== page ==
Dog Glucosamine Side Effects

Dog glucosamine is commonly given to canines with problems of the joints, like arthritis or dysplasia. Although found in healthy cartilage, glucosamine can be given to a dog to provide relief from the aches and pains associated with aging or joint abnormalities.

Glucosamine Examined

Glucosamine is made in a dog’s body out of glucose and an amino acid called glucosamine. This substance is needed to produce a molecule that helps repair and make new tissue and cartilage, called glycosaminoglycan. Glucosamine aids in the lubrication of joints, helps act as a shock absorber, forms tendons and other parts of a dog’s body, aids in the production of synovial fluid, and can help maintain healthy joint performance. As time goes on, a dog’s body many not be able to produce enough glucosamine on its own to keep up with the repairs needed to fix damaged cartilage. Research has shown that glucosamine along with chondroitin, when taken as a supplement, can help reduce inflammation and help lubricate a joint.

Veterinarians in Europe have been giving dogs glucosamine treatments for over a couple decades, and this practice is widely accepted. Glucosamine therapy is becoming more popular in the United States with the greater use of natural products within households.

As a dog ages, the production of glucosamine within his body will decrease. Therefore, a veterinarian may suggest a dog take a glucosamine supplement that is made out of the shells of crustaceans. Dog breeds that respond the best to glucosamine therapy are the larger ones who are middle-aged or in their senior years.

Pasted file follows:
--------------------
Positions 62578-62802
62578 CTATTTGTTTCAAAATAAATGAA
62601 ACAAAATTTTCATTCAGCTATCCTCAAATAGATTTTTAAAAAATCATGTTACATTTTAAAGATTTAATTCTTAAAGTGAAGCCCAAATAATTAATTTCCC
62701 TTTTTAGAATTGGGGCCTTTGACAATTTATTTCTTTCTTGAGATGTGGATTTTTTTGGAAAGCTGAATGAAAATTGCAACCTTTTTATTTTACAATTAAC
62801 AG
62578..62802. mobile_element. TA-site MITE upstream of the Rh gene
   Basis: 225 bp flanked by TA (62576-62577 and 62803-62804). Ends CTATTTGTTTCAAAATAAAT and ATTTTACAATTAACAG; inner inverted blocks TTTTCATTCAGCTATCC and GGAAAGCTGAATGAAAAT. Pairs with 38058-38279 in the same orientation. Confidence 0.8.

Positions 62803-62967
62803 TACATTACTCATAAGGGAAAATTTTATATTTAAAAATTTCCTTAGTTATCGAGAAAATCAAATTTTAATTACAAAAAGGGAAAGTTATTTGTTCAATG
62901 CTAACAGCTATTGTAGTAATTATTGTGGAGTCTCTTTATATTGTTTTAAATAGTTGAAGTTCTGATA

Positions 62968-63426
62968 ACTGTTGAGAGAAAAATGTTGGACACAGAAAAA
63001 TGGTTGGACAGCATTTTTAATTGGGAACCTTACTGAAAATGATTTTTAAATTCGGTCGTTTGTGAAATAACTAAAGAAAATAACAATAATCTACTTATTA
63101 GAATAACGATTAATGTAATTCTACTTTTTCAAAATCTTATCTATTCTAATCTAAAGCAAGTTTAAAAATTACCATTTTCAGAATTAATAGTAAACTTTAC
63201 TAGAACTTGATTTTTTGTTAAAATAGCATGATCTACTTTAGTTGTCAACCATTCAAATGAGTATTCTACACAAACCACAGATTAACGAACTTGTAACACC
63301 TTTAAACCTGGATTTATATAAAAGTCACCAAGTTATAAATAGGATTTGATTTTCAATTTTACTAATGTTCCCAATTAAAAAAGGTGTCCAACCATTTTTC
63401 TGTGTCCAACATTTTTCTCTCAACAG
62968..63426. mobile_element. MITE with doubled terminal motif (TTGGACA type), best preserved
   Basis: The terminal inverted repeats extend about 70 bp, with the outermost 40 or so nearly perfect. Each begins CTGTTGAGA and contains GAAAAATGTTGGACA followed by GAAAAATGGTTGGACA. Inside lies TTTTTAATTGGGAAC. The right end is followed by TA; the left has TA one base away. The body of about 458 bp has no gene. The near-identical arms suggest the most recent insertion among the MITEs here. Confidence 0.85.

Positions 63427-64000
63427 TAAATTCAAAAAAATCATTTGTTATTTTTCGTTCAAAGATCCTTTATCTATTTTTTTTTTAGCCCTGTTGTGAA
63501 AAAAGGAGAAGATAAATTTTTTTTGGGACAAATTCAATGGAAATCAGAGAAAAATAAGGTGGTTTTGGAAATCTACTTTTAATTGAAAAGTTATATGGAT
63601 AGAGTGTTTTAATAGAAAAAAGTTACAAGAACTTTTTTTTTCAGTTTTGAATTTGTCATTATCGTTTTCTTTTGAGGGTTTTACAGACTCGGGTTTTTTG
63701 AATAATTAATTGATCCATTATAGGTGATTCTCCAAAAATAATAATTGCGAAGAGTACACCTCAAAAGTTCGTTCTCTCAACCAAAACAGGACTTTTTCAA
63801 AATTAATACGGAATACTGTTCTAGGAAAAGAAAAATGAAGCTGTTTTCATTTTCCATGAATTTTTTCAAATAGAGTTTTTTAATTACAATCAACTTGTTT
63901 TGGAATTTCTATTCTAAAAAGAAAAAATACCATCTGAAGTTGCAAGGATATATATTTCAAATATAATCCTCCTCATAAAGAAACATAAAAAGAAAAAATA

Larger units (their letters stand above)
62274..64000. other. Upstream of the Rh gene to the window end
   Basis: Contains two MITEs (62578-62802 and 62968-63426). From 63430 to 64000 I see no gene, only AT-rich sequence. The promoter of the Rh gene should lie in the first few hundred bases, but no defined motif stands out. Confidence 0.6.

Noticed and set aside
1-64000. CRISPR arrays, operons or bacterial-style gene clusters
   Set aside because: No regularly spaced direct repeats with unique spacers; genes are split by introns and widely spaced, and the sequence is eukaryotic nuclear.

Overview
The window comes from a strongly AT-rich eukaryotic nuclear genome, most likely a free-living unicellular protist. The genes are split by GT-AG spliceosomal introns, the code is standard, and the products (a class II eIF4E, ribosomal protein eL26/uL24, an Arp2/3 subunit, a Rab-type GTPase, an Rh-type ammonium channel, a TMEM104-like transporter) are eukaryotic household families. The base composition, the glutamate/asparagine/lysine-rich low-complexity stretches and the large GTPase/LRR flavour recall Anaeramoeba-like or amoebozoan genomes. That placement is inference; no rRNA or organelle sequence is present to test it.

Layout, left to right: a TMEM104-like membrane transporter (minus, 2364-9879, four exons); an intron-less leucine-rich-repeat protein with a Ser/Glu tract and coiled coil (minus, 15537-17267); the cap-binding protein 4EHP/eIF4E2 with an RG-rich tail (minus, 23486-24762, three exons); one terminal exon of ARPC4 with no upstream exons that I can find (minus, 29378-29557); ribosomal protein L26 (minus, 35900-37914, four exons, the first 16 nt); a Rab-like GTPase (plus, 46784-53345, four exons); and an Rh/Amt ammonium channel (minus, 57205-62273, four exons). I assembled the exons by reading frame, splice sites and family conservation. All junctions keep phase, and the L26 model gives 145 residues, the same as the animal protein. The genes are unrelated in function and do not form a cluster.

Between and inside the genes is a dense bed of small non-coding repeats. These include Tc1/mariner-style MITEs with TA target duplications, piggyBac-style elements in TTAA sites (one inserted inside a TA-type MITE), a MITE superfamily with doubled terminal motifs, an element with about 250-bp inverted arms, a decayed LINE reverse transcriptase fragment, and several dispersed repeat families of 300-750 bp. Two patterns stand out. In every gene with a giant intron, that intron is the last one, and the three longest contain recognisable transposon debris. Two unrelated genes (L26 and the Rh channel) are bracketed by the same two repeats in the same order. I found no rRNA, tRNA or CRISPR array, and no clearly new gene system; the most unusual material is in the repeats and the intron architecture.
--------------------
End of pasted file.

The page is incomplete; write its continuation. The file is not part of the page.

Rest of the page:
Side Effects of Glucosamine for Dogs

Glucosamine is usually tolerated well by dogs, especially when used for just a short period of time. Side effects that have been reported include:

  • Vomiting
  • Diarrhea
  • Gas
  • A lack of appetite
  • Drowsiness
  • Constipation

These side effects can be alleviated if the glucosamine is taken with food.

Dogs with allergies to seafood may have an allergic reaction to many glucosamine products, as most are made out of shellfish. Glucosamine can be made out of plant products, such as corn, but this can be very hard to find.

In rare cases, the use of glucosamine can worsen blood sugar levels in a dog and increase the risk of bleeding. Bleeding is the most serious of the potential side effects, but should not be an issue for a dog that is healthy. Because glucosamine with chondroitin sulfate has a structure that resembles the structure of heparin, a dog that is on any type of medication that may thin his blood has a higher risk of bleeding. It's really important for a dog owner to tell a veterinarian about all of the drugs a dog is taking.

Glucosamine can be a beneficial supplement for dogs with arthritis and other joint problems. When given under the supervision of a veterinarian, it will have more positive than negative side effects for a dog.